Compassion can be the awareness of another’s struggle and our willingness to stand with them and walk with them through their difficulty. Sometimes it is bearing witness to their struggle and supporting them as best we can as they move forward.
Maisie came to be a therapy dog through a bit of grace and compassion herself. And now she shares her compassionate soul with the Sisters at Assisi Heights and patients at Seasons Hospice.
A star is born
Maisie is an English Springer Spaniel mix who was rescued from a disreputable breeder by English Springer Rescue America, Inc. and found her way into the home of Jean Rynda and Bill Goetzinger of Rochester.
Jean had done some volunteer work a number of years ago with the Golden Valley Humane Society, bringing puppies and kittens to group homes. She could see what a difference the animal visits made to people and the connections they made. She hoped to do therapy dog work someday.
The timing was finally right, 30 years later, when they adopted Maisie.
Initially, Maisie was shy and frightened as a result of her difficult first year of life. Maisie’s breeder had been shut down and the animals were then just an encumbrance. Rescue saved Maisie’s life, but there was healing to do.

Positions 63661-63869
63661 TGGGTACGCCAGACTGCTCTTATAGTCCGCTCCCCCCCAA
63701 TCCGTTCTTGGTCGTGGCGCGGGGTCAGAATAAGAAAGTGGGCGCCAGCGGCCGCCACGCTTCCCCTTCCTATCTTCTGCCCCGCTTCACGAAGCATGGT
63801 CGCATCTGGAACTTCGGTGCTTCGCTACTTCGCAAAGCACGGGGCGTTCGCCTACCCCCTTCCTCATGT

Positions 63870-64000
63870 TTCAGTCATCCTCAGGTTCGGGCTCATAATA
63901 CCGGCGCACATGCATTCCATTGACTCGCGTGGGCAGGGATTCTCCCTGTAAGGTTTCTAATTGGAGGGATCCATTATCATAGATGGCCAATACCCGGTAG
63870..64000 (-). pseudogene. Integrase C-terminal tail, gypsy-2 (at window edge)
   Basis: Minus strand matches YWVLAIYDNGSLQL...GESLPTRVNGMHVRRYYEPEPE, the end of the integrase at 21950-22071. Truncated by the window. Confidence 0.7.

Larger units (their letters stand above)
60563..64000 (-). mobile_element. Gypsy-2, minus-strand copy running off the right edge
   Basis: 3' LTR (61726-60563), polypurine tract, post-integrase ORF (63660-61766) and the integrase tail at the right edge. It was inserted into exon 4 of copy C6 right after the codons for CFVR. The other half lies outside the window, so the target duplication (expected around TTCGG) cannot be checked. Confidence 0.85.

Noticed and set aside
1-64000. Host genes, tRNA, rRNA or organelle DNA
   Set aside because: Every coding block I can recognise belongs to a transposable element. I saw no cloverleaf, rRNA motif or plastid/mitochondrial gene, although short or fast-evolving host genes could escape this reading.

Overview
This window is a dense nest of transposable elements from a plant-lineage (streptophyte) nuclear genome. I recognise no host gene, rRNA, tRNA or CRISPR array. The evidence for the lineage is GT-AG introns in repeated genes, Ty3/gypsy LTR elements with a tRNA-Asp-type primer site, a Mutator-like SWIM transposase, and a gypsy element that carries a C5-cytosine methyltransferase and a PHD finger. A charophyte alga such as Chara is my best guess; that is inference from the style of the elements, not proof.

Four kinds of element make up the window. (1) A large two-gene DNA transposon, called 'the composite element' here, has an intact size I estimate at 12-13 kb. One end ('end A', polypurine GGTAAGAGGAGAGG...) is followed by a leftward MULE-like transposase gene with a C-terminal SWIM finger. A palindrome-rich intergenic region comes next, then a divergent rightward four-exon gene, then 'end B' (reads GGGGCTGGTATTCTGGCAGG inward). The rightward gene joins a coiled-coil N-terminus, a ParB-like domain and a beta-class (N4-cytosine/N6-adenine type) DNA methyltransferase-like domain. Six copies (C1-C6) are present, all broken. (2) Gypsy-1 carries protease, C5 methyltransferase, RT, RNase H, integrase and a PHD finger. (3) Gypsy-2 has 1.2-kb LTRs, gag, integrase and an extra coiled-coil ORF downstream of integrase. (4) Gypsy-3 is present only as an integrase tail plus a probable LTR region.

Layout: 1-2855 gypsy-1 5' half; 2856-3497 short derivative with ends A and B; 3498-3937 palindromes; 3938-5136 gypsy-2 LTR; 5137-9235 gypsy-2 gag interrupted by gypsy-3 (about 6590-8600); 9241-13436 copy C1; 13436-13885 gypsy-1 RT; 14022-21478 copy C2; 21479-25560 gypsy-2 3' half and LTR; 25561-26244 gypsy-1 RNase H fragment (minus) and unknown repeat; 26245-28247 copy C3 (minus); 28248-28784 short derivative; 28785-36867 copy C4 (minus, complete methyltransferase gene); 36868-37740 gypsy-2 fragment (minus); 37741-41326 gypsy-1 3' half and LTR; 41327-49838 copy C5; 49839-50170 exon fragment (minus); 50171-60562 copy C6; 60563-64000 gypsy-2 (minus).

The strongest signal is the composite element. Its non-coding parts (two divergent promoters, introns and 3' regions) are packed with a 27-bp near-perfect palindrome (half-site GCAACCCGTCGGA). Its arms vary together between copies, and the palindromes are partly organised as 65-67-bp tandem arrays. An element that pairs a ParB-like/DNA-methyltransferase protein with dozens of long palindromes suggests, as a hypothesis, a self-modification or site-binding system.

Jean enrolled Maisie in Paws Abilities classes and the Seasons Hospice therapy dog program for special training, observation, testing and registration with the Alliance of Therapy Dogs. She discovered this timid girl really liked to take the classes and just blossomed. Maisie is also an AKC-Canine Good Citizen.
With love and compassion in her new home, Maisie learned to trust and love in return. She was a natural with the animal therapy program and loves to visit with people.
All in a day’s work
Now, Maisie has been visiting the Sisters at Assisi Heights for the past year. She comes with Jean twice a month for about two hours during each visit. There is compassion in her eyes as she approaches each person and invites them to touch her.
Maisie loves all of the Sisters and appreciates their affection, attention, ear and tummy rubs, and some treats. She also enjoys meeting other people in the entrance lobby and hallways during her visits. Jean and Bill feel fortunate to have found such a special dog and to have the dream of doing therapy animal work become a reality. It is wonderful to see the effect Maisie has on people!
Kim Jaworski is Life Enrichment Assistant at Assisi Heights. This article originally appeared in the Sisters of Saint Francis’ Fall 2017 Issue of Interchange. Reprinted with permission.